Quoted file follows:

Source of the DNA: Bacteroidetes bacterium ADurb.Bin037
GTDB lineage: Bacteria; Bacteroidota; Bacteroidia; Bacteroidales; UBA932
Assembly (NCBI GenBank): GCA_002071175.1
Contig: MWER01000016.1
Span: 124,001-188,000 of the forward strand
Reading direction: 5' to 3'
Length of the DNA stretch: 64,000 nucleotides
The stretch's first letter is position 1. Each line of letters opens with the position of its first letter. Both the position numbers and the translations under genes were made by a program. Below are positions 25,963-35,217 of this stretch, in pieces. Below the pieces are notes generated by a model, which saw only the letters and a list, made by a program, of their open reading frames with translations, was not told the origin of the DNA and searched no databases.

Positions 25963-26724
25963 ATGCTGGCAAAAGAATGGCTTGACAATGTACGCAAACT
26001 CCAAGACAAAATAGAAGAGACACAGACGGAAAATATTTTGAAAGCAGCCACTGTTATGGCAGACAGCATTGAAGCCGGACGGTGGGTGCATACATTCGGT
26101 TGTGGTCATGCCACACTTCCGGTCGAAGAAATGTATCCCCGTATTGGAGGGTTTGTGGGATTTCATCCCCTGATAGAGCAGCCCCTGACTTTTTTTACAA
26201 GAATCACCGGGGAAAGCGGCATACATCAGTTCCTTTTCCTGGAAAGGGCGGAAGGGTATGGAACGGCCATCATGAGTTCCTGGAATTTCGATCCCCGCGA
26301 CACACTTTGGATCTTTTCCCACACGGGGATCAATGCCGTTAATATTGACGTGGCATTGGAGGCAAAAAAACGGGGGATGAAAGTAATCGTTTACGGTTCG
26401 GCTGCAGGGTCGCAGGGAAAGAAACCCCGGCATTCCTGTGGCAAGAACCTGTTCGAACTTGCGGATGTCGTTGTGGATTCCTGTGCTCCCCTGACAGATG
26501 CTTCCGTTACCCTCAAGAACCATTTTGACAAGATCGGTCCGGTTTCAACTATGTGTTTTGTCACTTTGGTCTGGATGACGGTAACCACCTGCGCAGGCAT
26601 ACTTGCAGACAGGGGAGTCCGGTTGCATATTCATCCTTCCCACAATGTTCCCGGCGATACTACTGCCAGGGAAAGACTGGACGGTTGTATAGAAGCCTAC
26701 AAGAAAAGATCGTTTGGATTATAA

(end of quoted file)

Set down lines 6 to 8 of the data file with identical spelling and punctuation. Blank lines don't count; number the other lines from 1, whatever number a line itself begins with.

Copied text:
Reading direction: 5' to 3'
Length of the DNA stretch: 64,000 nucleotides
The stretch's first letter is position 1. Each line of letters opens with the position of its first letter. Both the position numbers and the translations under genes were made by a program. Below are positions 25,963-35,217 of this stretch, in pieces. Below the pieces are notes generated by a model, which saw only the letters and a list, made by a program, of their open reading frames with translations, was not told the origin of the DNA and searched no databases.